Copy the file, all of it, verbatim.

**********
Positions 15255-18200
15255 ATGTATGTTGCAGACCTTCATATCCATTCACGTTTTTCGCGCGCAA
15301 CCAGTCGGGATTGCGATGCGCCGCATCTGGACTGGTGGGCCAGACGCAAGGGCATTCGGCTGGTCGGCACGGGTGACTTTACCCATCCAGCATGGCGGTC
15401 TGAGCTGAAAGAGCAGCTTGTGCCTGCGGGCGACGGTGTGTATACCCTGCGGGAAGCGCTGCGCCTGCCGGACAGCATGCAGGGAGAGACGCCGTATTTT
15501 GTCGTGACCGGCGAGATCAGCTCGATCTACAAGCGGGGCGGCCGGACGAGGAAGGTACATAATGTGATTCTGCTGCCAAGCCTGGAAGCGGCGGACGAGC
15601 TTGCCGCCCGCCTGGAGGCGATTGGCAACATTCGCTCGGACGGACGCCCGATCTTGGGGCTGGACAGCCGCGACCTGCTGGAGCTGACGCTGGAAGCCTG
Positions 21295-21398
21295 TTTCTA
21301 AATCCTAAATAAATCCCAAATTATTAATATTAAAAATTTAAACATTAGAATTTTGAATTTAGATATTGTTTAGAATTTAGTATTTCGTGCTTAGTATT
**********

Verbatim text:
Positions 15255-18200
15255 ATGTATGTTGCAGACCTTCATATCCATTCACGTTTTTCGCGCGCAA
15301 CCAGTCGGGATTGCGATGCGCCGCATCTGGACTGGTGGGCCAGACGCAAGGGCATTCGGCTGGTCGGCACGGGTGACTTTACCCATCCAGCATGGCGGTC
15401 TGAGCTGAAAGAGCAGCTTGTGCCTGCGGGCGACGGTGTGTATACCCTGCGGGAAGCGCTGCGCCTGCCGGACAGCATGCAGGGAGAGACGCCGTATTTT
15501 GTCGTGACCGGCGAGATCAGCTCGATCTACAAGCGGGGCGGCCGGACGAGGAAGGTACATAATGTGATTCTGCTGCCAAGCCTGGAAGCGGCGGACGAGC
15601 TTGCCGCCCGCCTGGAGGCGATTGGCAACATTCGCTCGGACGGACGCCCGATCTTGGGGCTGGACAGCCGCGACCTGCTGGAGCTGACGCTGGAAGCCTG
Positions 21295-21398
21295 TTTCTA
21301 AATCCTAAATAAATCCCAAATTATTAATATTAAAAATTTAAACATTAGAATTTTGAATTTAGATATTGTTTAGAATTTAGTATTTCGTGCTTAGTATT